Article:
Tech revolution for women's safety
Type in "apps to protect women" on your Google search bar. You will be surprised to see the great number of women safety app results there are out there - from articles listing the most innovative apps to protect women from harassment to download links to free apps to tackle domestic violence. Now type "apps to protect men" on your search bar. You will find that there is only one link to an article on an app that helps men in situations of harassment - all other links diverge into apps for women to rate men, apps to help women stop street harassment, articles on how abusive men track their partners, etc. The results you obtain for each are worlds apart which might make you think that perhaps men and women go through situations that are completely different. Do women face a higher risk of harassment? Are they at risk much more often than men? With pages and pages of articles on the "best women safety apps", it seems so.
In today's world, pepper sprays are being substituted by technology solutions that only require a smartphone which many people own. In the past decade, lots of safety technology apps have been developed, many of which are targeted to women. From whistles to get bystanders' attention, GPS trackers to lead people to your location, automatic video recordings to capture proof of a crime, etc. We're yet to see the app that can actually stop a crime from happening but in the meantime, these new technologies serve as tools to alert of any danger and potentially get help faster.
One of the features that many safety apps offer is a tracking system - you allow a list of contacts to see your location at certain times and can even activate a distress alarm that will notify them that you're in danger and your exact location. Mobile apps like bSafe, StaySafe or Circle of 6 are all based on this GPS functionality. bSafe alerts with your exact location when you press the app's alarm and it also records audio and video from your phone in case you want to present it to the police later. Over 1 million people in 123 countries have downloaded bSafe already.
But, what about if you're not holding your phone at the precise moment of an attack? The safety app OneScream has developed an alarm system that is activated by voice or more specifically by screaming. A panic scream automatically triggers the app and a text message and an automated call with your location is then sent to your nominated contact. On top of this, the phone line stays open so your contact can hear what's happening and get help fast.
SOS Stay Safe is another safety app which doesn't require unlocking your phone to activate it, just by shaking your phone or pressing the power button repeatedly you trigger it. The app then sends an emergency message, your location, a one-minute audio clip and battery level of your phone to your emergency contacts via email and SMS.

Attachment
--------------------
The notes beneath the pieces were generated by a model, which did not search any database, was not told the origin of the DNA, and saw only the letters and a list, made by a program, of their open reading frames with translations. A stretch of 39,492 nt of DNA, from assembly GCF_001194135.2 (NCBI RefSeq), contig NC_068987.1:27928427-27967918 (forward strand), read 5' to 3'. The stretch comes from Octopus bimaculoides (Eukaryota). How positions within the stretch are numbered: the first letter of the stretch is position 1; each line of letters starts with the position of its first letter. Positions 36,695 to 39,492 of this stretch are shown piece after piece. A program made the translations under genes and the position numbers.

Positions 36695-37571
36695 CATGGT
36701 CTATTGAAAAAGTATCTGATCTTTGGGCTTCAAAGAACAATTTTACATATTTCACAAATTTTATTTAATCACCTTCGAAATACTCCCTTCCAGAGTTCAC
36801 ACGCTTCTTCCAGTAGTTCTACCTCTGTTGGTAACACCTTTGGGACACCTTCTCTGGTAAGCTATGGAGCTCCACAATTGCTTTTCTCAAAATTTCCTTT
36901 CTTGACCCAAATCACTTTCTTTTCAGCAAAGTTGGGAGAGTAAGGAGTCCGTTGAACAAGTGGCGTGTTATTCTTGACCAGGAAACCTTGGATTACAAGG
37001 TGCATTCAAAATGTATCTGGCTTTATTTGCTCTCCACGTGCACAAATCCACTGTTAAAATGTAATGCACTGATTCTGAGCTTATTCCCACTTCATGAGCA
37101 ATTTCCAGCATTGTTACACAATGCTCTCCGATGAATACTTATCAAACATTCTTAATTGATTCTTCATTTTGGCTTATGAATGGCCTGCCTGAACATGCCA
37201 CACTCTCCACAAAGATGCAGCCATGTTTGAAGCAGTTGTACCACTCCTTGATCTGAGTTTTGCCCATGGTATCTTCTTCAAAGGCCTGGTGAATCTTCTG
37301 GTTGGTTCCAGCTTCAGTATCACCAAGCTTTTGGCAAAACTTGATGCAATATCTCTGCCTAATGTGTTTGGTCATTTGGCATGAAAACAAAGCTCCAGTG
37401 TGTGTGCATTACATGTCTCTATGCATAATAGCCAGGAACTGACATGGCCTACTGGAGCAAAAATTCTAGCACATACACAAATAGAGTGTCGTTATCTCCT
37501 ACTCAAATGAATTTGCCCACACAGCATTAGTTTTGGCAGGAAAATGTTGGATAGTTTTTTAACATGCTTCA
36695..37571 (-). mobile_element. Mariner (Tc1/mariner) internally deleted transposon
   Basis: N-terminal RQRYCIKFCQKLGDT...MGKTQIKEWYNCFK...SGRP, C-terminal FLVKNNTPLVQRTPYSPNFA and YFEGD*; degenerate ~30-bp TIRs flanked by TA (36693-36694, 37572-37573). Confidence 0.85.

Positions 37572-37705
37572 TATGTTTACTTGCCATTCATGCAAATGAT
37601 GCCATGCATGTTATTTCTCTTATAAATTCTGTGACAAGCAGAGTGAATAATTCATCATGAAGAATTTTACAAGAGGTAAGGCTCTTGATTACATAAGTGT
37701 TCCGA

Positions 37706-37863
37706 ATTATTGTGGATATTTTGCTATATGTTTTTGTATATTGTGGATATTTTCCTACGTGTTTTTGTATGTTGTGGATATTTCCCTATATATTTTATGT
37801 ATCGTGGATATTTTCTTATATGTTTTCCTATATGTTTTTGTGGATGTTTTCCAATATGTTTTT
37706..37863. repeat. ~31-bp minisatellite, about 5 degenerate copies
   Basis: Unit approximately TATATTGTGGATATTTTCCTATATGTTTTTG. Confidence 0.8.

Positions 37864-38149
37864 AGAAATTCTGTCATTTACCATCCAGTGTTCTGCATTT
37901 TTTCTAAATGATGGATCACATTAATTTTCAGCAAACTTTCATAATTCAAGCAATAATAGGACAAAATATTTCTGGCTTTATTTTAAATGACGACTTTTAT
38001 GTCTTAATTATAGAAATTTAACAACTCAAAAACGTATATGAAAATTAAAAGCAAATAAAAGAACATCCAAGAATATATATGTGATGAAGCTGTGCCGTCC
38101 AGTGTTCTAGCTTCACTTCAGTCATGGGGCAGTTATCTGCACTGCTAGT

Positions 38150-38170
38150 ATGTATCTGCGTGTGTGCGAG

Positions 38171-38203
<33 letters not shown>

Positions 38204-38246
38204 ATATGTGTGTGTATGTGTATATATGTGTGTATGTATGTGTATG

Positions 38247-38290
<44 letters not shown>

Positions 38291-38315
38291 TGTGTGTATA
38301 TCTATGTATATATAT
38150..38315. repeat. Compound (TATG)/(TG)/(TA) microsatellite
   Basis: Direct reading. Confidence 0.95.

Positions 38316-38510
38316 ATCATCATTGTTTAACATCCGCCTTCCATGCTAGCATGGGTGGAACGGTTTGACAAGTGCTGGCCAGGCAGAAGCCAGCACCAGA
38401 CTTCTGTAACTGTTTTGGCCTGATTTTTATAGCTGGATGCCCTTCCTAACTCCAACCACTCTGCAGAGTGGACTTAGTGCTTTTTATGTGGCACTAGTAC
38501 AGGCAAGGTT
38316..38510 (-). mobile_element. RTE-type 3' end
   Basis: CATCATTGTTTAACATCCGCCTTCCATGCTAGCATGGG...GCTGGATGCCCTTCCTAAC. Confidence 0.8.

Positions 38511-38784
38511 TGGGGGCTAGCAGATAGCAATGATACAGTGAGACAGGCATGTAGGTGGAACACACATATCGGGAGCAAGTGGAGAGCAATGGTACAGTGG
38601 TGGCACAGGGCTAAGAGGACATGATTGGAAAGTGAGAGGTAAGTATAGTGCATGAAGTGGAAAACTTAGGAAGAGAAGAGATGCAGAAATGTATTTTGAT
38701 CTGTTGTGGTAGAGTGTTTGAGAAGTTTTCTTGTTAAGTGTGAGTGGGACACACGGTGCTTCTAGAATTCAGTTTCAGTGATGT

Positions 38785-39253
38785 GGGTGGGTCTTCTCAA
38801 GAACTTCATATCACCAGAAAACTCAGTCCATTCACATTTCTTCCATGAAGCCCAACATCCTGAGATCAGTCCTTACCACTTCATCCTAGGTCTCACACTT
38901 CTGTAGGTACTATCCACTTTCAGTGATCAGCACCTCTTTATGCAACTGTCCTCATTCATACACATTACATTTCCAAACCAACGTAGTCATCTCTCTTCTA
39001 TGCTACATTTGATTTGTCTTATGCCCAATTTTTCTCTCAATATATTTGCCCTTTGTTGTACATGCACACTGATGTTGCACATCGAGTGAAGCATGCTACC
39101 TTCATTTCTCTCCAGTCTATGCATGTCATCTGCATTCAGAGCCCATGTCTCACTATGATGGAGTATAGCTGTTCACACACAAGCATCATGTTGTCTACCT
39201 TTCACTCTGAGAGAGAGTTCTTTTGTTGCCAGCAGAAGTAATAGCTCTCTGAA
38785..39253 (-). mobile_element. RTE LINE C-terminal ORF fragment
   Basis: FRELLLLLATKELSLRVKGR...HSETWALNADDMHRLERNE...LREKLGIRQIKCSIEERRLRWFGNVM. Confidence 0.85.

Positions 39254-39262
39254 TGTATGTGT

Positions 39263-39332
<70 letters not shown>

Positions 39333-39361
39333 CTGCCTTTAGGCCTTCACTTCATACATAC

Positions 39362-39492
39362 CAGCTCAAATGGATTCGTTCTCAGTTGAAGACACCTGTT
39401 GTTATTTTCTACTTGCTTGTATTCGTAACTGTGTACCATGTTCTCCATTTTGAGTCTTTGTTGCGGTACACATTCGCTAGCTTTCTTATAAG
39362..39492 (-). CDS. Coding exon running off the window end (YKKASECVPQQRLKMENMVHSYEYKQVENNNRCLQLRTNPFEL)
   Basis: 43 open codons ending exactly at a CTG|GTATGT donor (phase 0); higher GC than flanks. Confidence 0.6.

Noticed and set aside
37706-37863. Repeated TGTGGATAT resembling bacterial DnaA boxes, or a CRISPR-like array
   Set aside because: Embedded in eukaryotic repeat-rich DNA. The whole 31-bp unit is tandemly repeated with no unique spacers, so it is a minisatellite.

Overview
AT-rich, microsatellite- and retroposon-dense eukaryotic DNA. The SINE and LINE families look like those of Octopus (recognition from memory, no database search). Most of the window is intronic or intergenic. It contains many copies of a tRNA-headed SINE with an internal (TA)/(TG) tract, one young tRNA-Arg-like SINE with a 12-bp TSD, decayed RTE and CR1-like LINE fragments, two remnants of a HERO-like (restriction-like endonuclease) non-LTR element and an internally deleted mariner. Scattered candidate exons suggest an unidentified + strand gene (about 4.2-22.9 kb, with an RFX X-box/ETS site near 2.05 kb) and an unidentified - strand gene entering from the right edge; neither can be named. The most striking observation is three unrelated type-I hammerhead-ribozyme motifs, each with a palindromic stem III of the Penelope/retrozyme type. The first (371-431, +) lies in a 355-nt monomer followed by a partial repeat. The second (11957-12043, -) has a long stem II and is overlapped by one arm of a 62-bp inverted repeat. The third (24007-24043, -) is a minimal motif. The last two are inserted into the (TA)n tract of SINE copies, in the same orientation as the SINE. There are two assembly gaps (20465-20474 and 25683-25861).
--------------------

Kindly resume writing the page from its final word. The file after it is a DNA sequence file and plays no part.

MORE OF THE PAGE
Another tracking app that has proved to be very popular is Life360, which enables pre-selected contacts to track your location live. Although this app is not strictly described as a safety app, it does offer the same feature as the previously mentioned but without the distress alarm functionality.
Noise emitting safety technology
Safety apps come in different shapes and sizes (and features). With apps such as Scream Alarm, you can rely on your phone to get a loud scream out there to alert bystanders that you're in danger. By pressing the activation button of the app, your phone will start emitting a loud screaming noise.
Similarly, ROBOCOPP is a handheld device that operates as a modern version of a whistle or alarm. Described as a "sound grenade", this small device acts as a deterrent. Once you pull the pin out of the gadget, it emits a 120-decibel (ambulance-level) alarm which will sound continuously for 30 minutes unless the pin is returned to the device.
PanicGuard on the other hand is an app which combines both tracking and noise emitting features. The app can be activated by shaking the smartphone and it will track the location of the user, record video and audio and send an alert to the user's emergency contacts. If the app is then shaken again, it emits a loud alarm sound and turns on the flash on the mobile handset.
Women, main target of safety apps and gadgets
As stated in the opening paragraph of this article, when searching for safety apps, you come across a never-ending list of articles on safety apps for women. In fact, when searching for the ROBOCOPP device, the first site selling it is college dorm supply e-shop and the model wearing the device is in fact a female student. Does this mean that women in college should be protecting themselves from potential dangers? Or even worse, has that become a fact and actually normalised?
According to the survey results of the 2014 White House Task Force to Protect Students from Sexual Assault, 10% of female college students in the USA experienced some form of sexual assault. Furthermore, the agency found that 4% of students had been raped during the 2014 academic year, and more than 5% had encountered sexual battery, including unwanted kissing or forced touching, as reported in The Guardian.
A United Nations statistical report compiled from data recorded in 65 countries showed that more than 250,000 cases of rape or attempted rape were recorded by police annually. According to the National Sexual Violence Resource Center, one in five women and one in 71 men are raped at some point in their lives.
Apps like bSafe or devices like ROBOCOPP can't prevent crimes from happening but they can alert people and aid victims in getting help on time.